Hamlet's Soliloquies Analysis

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Beginning Challenges (A Discussion on the challenges of Hamlet by His Soliloquies.) Shakespeare’s famous play Hamlet can't be described as anything but a tragedy. Through the whole play, the audience is able to view the tragic scenes and understand why the play is considered tragic. Shakespeare often uses different literary devices to express different emotions, and hidden messages. In Hamlet, Shakespeare uses a literary device called a soliloquy. “Soliloquy, the speech by a character in a literary composition, usually a play, delivered while the speaker is either alone addressing the audience directly or the other actors are silent. It is most commonly used to reveal the innermost concerns or thoughts of the speaker, thus pointing up the…show more content…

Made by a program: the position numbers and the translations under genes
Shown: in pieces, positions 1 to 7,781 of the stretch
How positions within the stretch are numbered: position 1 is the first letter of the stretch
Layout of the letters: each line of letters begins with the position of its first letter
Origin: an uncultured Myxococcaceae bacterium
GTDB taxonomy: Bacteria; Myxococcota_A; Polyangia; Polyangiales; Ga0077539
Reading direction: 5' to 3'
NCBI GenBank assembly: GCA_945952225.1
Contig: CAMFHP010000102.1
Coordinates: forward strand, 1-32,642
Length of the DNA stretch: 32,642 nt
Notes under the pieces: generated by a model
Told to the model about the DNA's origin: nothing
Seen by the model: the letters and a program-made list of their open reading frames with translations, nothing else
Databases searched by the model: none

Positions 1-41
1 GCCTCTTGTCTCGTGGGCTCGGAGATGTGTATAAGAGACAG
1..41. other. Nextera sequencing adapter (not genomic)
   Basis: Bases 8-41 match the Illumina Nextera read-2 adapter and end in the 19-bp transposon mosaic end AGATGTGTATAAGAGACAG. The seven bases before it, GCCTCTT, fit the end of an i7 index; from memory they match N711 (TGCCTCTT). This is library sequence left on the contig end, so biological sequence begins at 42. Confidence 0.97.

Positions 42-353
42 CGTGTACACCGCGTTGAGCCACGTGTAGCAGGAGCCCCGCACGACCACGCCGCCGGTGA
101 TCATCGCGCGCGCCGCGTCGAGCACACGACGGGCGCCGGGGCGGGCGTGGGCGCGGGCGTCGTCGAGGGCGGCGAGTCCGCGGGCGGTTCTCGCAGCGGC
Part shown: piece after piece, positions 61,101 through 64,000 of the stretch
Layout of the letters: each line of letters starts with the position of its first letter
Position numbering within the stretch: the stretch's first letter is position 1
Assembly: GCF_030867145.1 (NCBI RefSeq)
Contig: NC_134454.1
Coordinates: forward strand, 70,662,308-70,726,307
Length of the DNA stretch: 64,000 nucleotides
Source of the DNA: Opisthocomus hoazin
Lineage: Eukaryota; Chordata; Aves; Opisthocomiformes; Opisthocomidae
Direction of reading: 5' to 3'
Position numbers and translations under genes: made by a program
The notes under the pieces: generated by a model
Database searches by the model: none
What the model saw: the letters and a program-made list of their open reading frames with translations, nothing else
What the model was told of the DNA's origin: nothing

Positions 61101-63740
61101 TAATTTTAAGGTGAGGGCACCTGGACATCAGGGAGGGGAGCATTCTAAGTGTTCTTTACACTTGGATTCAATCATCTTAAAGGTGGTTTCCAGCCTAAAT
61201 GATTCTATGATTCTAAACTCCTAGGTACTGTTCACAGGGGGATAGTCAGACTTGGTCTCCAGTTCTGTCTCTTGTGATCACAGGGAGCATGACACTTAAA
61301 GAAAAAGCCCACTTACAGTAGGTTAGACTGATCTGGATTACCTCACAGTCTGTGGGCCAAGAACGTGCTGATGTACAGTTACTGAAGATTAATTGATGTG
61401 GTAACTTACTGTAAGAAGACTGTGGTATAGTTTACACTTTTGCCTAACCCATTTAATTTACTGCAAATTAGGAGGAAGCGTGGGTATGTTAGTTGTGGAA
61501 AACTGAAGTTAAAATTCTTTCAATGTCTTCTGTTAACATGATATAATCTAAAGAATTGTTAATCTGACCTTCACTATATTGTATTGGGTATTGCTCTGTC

After Hamlet is aware that Claudius is the cause of his father's death, he questions what is appropriate for the revenge of his father's death. He questions whether to kill Claudius, but struggles on actually going through with the plan. “The underlying theme remains Hamlet's inaction and his frustration at his own weaknesses. Here, however, Hamlet seems less introspective about his failure to kill Claudius than perhaps his failure to take his own life”(Pressley). After failing to be able to take not only Claudius's life, but his own, he questions his worth as a man. His second soliloquy is all about talking down on himself, how he isn't able to complete anything that he wishes because he is to cowardly. “A damned defeat was made. Am I a coward?”(2.2.559). Hamlet wishes to get revenge for his father's death, but is mentally unable to kill his uncle Claudius. This causes him to have an internal conflict with himself, he feels as if it's his duty to complete the task and get revenge for his father. On the other hand, Hamlet’s moral compass will not allow him to kill another human being. Later in the play these feelings resolve themselves a little, but this is one of Hamlet’s major challenges to overcome throughout the
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